In a way, Grey's Anatomy may have an easier time with viewer perceptions because Dr. Burke has always had a snappish streak. Although he's admirable in many ways, Burke has a habit of saying hurtful things to his colleagues, most recently Derek and Cristina.

It's not beyond the realm of possibility that somewhere down the line, the character may have to face his own anger management issues.

Until then, let's look at the one bright side. Had word come out 20 years ago that a TV star had been called a homosexual, it's the gay actor whose career would have been over. Now, it's the bigot who's in danger.

That, at least, is a healthy sign.

Steve Marsi is the Managing Editor of TV Fanatic. Follow him on Google+ or email him here.

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Well said Burke Backer...I agree 100%!

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Yes, Isaiah Washington's slur is unfortunate, and he should be held accountable. However, the show is the thing. Are we supposed to think that every cast gets along? I want to see Dr. Preston Burke. Washington's politics, and what he thinks of homosexuals, doesn't have anything to do with his portrayal of Dr. Burke. Hopefully, Shonda Rhimes will continue to write wonderful lines for him and not back away from the character, who is crucial to the story. If she can write T.R. Knight as a heterosexual sex machine, she can write anything.

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Great post, Burker Backer. I agree with everythng you said, and IW is not a bigot. He's been in the business more than 20 years. If that was true, we would have seen some signs long before now. I'll always be a supporter of IW - 100%.

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I agree with you burke backer i can't wait until this all goes away.......no more name calling

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This is one of the first columnist that is speaking with some degree of objectivity, right up until he called Isaiah a bigot. There is no history of bigotry in this man's past. You can bet if there was it would have surfaced by now. He called someone a name in the heat of the moment. Everyone needs to get a little perspective. Name calling is not uncommon and neither does it reflect what is a person't heart nor does it maim anyone for life. It wasn't a nice thing to do, but it wasn't criminal either. This is the down side of the electronic age. Everyone knows more than they need to and yet not enough to make a rationale judgment about the situation so they leap to conclusions with very little evidence to go on. I do hope that in time everyone immediately involved can forgive each other and the rest of us can get over it so that everyone including Isaiah stays on the show. If we can believe George is a heteosexual male who is currently a sex addict with Callie, we should be able to believe that Burke is a kind and caring doctor who is known for his integrity and skill as a surgeon.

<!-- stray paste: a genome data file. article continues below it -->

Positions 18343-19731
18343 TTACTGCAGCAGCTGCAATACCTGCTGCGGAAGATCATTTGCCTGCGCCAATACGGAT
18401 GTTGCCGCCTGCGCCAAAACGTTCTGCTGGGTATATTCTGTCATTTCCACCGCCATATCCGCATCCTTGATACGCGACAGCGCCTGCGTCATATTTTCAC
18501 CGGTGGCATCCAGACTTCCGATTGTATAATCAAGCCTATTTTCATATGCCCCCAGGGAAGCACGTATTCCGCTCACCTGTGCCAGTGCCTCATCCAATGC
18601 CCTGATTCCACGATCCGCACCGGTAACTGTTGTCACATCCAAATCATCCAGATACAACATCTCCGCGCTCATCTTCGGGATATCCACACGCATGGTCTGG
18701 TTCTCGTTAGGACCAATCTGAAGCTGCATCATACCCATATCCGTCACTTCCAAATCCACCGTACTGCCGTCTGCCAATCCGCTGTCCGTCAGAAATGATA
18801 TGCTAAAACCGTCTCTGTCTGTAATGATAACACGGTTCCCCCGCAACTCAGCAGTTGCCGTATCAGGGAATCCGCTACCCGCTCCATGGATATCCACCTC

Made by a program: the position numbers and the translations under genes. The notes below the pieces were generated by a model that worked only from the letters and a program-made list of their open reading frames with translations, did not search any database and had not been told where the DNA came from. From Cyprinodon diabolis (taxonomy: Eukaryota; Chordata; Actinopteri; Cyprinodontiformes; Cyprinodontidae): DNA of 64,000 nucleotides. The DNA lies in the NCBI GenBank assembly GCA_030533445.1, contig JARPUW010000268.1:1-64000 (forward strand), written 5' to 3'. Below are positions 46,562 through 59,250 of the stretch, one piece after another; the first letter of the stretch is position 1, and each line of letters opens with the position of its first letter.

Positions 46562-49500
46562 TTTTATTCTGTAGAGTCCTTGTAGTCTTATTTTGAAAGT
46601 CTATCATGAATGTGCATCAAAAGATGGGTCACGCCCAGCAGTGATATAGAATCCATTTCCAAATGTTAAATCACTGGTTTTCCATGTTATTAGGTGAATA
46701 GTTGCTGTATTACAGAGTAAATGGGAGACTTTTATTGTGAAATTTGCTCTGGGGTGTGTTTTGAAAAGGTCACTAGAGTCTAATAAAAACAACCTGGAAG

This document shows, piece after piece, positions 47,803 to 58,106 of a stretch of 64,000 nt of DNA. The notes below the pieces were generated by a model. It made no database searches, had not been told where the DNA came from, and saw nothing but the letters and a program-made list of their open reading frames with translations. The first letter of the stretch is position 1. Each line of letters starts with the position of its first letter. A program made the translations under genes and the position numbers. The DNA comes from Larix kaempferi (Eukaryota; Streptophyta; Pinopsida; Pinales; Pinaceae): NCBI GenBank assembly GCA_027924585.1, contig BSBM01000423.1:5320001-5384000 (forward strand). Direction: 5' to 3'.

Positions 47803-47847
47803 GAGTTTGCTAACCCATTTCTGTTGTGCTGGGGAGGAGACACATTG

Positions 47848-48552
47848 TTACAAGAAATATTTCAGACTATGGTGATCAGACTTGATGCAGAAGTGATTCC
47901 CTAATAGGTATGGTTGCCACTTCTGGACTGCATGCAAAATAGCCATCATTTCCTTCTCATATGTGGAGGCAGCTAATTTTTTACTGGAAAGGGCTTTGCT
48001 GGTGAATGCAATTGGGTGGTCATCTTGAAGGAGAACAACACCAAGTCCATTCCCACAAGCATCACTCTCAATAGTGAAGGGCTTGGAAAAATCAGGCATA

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I totaly agree with this article....i think that they are all wonderful actors and actress' and they will be able to do their job no matter what....and until it starts to make the show fall then why should we care....as long as they continue to deliver awesome shows like they are have i think we should all let this die down and sit on our couches and enjoy the show.

Grey's Anatomy Quotes

There's a reason I said I'd be happy alone. It wasn't 'cause I thought I'd be happy alone. It was because I thought if I loved someone and then it fell apart, I might not make it. It's easier to be alone, because what if you learn that you need love and you don't have it? What if you like it and lean on it? What if you shape your life around it and then it falls apart? Can you even survive that kind of pain? Losing love is like organ damage. It's like dying. The only difference is death ends. This? It could go on forever.

Meredith

Did you say it? 'I love you. I don't ever want to live without you. You changed my life.' Did you say it? Make a plan. Set a goal. Work toward it, but every now and then, look around; Drink it in 'cause this is it. It might all be gone tomorrow."

Meredith (closing voiceover)